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MPN Patients Share Stories of Hope and Progress

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Published on May 29, 2020

Key Takeaways

  • Ruth advises people to learn as much as they can and to see an MPN specialist at least for a consultation.
  • As an essential thrombocythemia patient, Karla’s two pregnancies were treated as high risk, even though her platelet levels dropped while she was pregnant.
  • As a care partner, Josh has learned that communication is key. He asks, “How are you feeling?” and “How can I help?”

Myeloproliferative neoplasms can be diagnosed at any age. You can also live a long time with one. That’s the message shared by MPN patient advocate Ruth Fein.

In this clip from our recent virtual town meeting, host Andrew Schorr speaks with Ruth, who was diagnosed in her 30s and has been living well with multiple MPNs for more than 25 years.

He also speaks with essential thrombocythemia patient Karla Burdick and her husband Josh. They share how they navigated past their fear of Karla’s MPN diagnosis at age 28 and went on to have two more healthy pregnancies. Watch now to learn more and be inspired.

This program is sponsored by Bristol Myers Squibb. This organization has no editorial control. It is produced by Patient Power in partnership with Bag It, MPN Advocacy & Education International and MPN Research Foundation. Patient Power is solely responsible for program content. ​

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Transcript | MPN Patients Share Stories of Hope and Progress

Please remember the opinions expressed on Patient Power are not necessarily the views of our sponsors, contributors, partners or Patient Power. Our discussions are not a substitute for seeking medical advice or care from your own doctor. That’s how you’ll get care that’s most appropriate for you.

Andrew Schorr:

I’d like to take you to Saratoga Springs in Upstate New York to meet Ruth Fein, my new best friend. Ruth has been living with an MPN for 25 years.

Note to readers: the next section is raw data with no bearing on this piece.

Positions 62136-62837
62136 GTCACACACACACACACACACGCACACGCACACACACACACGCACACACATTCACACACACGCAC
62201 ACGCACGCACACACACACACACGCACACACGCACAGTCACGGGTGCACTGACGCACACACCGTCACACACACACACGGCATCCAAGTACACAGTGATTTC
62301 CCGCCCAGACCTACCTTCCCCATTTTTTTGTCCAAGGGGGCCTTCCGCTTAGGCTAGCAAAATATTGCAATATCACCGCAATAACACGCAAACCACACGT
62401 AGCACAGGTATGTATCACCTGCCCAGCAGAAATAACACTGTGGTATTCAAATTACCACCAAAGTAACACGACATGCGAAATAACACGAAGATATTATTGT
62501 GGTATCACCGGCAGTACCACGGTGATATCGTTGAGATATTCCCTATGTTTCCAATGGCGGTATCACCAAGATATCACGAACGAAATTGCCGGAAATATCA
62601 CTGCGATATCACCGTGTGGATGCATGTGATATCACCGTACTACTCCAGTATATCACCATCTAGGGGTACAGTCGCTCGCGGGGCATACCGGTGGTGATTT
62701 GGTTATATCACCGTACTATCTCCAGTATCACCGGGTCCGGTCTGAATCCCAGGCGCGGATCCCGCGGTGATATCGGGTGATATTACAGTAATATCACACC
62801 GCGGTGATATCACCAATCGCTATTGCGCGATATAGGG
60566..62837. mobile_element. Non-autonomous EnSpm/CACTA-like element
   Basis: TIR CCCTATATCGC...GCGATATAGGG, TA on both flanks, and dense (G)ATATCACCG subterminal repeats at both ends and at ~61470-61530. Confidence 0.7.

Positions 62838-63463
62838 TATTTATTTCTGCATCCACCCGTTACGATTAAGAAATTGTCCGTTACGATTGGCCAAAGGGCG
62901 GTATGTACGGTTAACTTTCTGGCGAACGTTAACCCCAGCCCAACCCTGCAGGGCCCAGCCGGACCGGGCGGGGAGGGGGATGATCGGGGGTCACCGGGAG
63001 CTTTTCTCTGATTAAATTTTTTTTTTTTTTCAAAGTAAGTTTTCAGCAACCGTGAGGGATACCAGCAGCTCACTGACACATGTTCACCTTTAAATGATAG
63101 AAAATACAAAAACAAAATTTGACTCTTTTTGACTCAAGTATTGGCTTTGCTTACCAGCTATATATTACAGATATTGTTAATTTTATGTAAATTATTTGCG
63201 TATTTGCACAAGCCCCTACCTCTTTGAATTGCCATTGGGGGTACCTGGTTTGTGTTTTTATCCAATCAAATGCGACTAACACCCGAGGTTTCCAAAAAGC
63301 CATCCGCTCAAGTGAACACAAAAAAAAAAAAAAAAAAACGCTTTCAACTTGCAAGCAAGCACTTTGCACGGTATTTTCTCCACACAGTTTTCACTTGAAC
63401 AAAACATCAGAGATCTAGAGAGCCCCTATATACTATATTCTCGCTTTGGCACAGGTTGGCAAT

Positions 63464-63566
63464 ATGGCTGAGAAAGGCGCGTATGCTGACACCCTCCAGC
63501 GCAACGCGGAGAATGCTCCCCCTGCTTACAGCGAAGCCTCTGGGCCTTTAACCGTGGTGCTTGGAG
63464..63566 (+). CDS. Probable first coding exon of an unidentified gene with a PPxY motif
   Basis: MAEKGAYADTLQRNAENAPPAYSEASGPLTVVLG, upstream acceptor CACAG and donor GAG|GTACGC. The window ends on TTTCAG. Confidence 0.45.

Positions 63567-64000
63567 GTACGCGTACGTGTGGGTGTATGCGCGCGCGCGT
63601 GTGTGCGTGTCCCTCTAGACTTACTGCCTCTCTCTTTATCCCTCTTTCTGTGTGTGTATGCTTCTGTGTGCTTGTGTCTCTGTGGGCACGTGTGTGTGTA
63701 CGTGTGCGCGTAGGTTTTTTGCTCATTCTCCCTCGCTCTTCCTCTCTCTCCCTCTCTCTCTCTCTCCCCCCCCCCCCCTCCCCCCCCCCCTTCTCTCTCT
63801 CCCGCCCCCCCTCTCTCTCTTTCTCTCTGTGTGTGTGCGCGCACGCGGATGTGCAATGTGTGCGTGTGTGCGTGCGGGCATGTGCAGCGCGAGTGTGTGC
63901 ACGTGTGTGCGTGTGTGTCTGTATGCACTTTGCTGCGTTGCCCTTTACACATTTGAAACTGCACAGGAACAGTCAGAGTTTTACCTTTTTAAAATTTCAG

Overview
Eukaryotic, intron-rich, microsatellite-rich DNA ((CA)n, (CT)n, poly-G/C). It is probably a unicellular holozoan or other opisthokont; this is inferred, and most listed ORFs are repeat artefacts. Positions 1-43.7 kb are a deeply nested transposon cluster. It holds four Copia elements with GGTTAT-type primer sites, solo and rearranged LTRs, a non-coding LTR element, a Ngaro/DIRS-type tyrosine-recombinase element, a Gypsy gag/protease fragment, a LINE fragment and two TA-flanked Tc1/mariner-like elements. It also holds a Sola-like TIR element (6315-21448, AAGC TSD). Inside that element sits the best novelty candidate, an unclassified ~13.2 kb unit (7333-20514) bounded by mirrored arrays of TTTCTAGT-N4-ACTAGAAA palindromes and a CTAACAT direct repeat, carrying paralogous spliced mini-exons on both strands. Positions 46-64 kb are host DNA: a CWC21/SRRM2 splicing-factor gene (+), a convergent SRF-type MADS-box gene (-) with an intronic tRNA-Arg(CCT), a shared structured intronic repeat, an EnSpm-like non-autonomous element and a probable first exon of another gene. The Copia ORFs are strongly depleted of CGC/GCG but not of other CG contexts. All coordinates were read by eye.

At first, you were like anybody, didn't know what the hell it was. I should mention you're a medical writer, so you learn about science as well. I want to start with maybe what's normally my last question first, and that is, for people who are newly diagnosed with any of these, and you've as I've said, run the table, what do you want to say to them to help them calm down a little?

Ruth Fein:

What I would say to people who are newly diagnosed or caretakers of partners is; be as knowledgeable as you can, learn, learn, learn, but—and that's the big word, but, don't let it take over your life. It's not who you are, you aren't a patient, you are who you are, and it's a part of your life you need to deal with.

Andrew Schorr:

Clinically things are changing in treatments, combinations, research. For a long time, you didn't actually see an MPN specialist, and now you go to a super specialist Dr. Ritchie way down at the other end of New York state. You go down to New York City to see Ellen Ritchie at Weill Cornell. What would you say to people about at least having a consultation with a specialist, and what that's meant for you?

Ruth Fein:

That's one of my most important speaking points for today, is that I went through a time before they were even called MPNs. It was before all the research, it was before we had a lot of the answers, and it was before it was called a blood cancer, which somebody alluded to, "I had a blood condition."

Andrew Schorr:

Blood disorder.

Ruth Fein:

A blood disorder, yeah.  The first time that somebody mentioned it as a blood cancer some 10 years ago, I sort of flipped out and said, "No, it's not." But the good news of all that is that because they're calling it a blood cancer, it has sparked all this research and funding, et cetera. It's the most important thing to have good information, to see a specialist early even if you can't afford—everybody can't afford to travel three hours, neither can I, but I'm doing it anyway. At least have a consult, and I'm hoping that one of the best things that comes out of COVID is the telemedicine, which I'm doing also, because I saw a great doctor for years. But he had very little experience with patients like me, and there wasn't a lot of research being done.

Andrew Schorr: